Djoser improved the capital city of Memphis devoting his attention to all aspects of life.
He also sent a great number of expeditionary units to Sinai for two purposes: to overcome the rebellions of Bedouins [punitive expeditions] and to bring stones and minerals from the mines.
In addition, other expeditions were sent to Nubia, for the purpose of supporting the Egyptian position there and frustrating any rebellions that could have been raised in Nubia.
He set up Gebel el-Silsilah as the country’s southern frontier (60 Km north of Aswan).
Djoser Reign extended over 19 years, a seemingly short span of time in which he accomplished numerous achievements. According to Manetho, on the other hand, his reign lasted for 29 years.
The King Lists found at Abydos and Saqqara support the Turin Canon’s figure of four rulers in the Third Dynasty, yet, there are differences in the names both give.
King Djoser was succeeded by his son, Sekhemkhet; some scholars, however, consider him to be Djoser II. It is easy to prove the identification between Sekhemkhet and Djoserti (Djoser II), because the Third Dynasty was marked by a change in the royal titles whereby the king’s first name, which was usually given to a prince at the time of his birth, became the ‘Golden Horus’ name. In the Thinite Period, the king’s first name had been the ‘King of Upper and Lower Egypt’ which was given at the time of his coronation. The Nsw-bity name became more closely associated with the Horus name.
He attempted to build a pyramid at Saqqara imitating his father’s pyramid but died before completing it, possibly due to the bad economic condition. He ruled for a short time and left some inscriptions at Wadi-Magharah. Also we know of Neb-kau or Neb-kau-Re, who has to be accommodated in the list of the Third Dynasty rulers. He also built a pyramid at Zawiyet el-Aryan which was not completed. The architecture of this king’s pyramid dates stylistically to the Third Dynasty or at least represents a revival of the style of that time, but whether this is considered sufficient to identify him with the Saqqara’s King-List Nebkare or with one of King Huni’s predecessors is controversial.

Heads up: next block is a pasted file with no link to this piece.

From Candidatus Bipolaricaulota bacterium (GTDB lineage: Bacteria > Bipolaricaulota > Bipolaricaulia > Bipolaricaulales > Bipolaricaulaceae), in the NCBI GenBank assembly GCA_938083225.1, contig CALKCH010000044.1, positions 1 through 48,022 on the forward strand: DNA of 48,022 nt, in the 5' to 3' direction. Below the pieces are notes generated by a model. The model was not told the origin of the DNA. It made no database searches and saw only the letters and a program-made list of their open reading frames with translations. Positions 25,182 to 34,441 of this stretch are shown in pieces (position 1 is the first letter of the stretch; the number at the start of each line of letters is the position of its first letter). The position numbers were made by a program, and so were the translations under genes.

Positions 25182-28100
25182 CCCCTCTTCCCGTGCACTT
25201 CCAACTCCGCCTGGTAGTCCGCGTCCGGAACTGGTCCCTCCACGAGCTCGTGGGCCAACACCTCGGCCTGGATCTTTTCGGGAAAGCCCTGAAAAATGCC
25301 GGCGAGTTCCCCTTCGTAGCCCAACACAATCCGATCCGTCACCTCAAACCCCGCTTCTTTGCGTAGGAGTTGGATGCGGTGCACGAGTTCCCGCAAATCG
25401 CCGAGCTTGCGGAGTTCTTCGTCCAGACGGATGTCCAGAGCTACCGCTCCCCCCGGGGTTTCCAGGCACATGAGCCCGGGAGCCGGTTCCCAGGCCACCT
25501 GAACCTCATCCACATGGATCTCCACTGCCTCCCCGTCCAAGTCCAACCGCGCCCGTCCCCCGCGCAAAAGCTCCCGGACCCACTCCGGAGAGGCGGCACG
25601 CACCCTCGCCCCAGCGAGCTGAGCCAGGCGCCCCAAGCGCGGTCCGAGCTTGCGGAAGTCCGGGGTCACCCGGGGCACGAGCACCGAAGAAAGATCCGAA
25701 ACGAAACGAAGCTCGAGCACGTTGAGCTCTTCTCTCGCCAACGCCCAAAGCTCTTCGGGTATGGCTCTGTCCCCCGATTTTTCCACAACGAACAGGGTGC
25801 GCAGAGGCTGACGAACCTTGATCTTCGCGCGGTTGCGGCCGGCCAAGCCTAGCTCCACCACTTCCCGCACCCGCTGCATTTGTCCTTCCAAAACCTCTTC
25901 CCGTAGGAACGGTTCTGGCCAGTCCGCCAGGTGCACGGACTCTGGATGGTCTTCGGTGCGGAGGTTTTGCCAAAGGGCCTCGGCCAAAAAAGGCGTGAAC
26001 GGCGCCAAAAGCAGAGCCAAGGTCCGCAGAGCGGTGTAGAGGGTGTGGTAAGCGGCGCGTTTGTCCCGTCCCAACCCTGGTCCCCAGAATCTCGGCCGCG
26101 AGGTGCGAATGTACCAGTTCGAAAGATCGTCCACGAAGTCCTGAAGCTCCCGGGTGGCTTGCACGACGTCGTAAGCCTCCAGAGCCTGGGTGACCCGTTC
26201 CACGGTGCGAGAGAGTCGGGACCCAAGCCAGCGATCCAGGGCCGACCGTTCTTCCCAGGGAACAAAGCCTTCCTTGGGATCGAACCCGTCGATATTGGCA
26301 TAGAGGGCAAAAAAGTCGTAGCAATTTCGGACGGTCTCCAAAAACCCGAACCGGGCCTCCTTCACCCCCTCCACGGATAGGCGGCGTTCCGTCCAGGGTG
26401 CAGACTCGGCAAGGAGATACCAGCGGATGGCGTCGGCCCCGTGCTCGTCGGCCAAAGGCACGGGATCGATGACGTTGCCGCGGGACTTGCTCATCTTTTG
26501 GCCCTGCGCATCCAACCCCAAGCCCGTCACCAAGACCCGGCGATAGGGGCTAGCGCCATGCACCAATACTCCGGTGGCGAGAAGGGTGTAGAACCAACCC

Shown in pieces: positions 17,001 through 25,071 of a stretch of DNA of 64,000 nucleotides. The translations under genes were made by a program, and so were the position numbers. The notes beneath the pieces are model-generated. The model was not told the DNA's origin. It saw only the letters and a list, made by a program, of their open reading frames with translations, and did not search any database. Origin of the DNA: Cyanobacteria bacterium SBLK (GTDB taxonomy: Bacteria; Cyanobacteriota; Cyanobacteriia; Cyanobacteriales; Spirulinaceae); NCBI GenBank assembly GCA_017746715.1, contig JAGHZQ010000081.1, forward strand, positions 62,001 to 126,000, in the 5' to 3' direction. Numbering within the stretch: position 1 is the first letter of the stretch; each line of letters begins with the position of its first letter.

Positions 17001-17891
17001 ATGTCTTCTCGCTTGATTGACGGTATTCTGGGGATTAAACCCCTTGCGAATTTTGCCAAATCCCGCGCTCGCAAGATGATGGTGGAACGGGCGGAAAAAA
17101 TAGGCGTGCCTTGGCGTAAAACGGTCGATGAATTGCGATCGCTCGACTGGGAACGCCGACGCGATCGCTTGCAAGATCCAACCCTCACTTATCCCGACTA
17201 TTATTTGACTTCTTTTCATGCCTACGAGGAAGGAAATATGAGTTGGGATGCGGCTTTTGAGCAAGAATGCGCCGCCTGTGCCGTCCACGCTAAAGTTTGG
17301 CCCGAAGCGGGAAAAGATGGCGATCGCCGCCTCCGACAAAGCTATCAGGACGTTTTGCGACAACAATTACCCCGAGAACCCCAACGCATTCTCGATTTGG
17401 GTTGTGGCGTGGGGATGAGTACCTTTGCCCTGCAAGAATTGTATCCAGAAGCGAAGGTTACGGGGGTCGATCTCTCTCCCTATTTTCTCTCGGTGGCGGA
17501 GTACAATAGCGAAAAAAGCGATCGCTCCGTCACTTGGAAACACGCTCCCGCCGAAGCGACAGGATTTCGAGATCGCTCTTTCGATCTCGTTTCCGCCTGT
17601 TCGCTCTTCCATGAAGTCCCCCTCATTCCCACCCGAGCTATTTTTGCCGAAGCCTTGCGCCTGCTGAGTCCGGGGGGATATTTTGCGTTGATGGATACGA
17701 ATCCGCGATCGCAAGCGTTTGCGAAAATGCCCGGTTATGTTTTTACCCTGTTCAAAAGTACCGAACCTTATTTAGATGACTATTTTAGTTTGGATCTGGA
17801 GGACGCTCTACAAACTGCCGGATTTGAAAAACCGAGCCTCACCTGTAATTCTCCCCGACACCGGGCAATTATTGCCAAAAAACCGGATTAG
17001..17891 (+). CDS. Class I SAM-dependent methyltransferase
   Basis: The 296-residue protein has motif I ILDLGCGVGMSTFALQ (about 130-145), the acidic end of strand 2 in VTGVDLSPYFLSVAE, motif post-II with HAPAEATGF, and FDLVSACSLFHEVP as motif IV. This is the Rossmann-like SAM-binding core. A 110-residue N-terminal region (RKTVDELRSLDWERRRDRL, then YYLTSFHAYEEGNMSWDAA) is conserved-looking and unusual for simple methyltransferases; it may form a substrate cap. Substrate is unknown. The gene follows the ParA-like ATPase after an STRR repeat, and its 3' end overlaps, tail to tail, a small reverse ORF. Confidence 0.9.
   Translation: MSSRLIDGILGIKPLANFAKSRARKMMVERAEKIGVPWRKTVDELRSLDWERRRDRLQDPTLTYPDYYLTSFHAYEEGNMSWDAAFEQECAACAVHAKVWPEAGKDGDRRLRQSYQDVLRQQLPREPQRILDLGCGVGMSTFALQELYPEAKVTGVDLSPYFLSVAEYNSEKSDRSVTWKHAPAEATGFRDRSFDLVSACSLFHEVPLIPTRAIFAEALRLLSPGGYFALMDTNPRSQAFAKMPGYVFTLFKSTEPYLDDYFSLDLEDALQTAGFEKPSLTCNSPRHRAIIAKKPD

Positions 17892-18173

He was the last king in the dynasty, a fact confirmed by a literary text. This text is an instruction for the teaching of Kagemni, a contemporary of King Teti. Kagemni was a vizier and was eventually buried near Teti’s pyramid at Saqqara. He had become a legendary figure since the end of the Old Kingdom, and his career was thought to have begun in Sneferu’s reign. The text concludes as follows:
‘Then the majesty of King Huni died, the majesty of King Sneferu was raised up as the beneficent king in this whole land. Then, Kagmni was made mayor of the city and vizier’.
He ruled for 24 years. He was the first to build a true pyramid that was the Meidum Pyramid, which was completed by his son-in-law Sneferu. This is probably why this pyramid is sometimes ascribed to Sneferu. King Huni had no son, only a daughter called Hetep-heres. She got married to one of the genius military leaders called Sneferu, who became the founder of the Fourth Dynasty,and later, King Sneferu.
The End of the Third Dynasty
The end of the Third Dynasty had not been clearer than its beginning and it had proved difficult to reconcile the documentary information with the archeological evidence. The change to the Fourth Dynasty is equally difficult to understand, but the most concrete surviving evidence of change is the transfer of the royal necropolis southwards, from Zawiyet el-Aryan to Meidum and Dahshur before reuniting north from Cheops’s reign onwards. The change to the Fourth Dynasty is equally difficult to understand, but the most concrete surviving evidence of change is the transfer of the royal necropolis southwards, from Zawiyet el-Aryan to Meidum and Dahshur before reuniting north from Cheops’s reign onwards.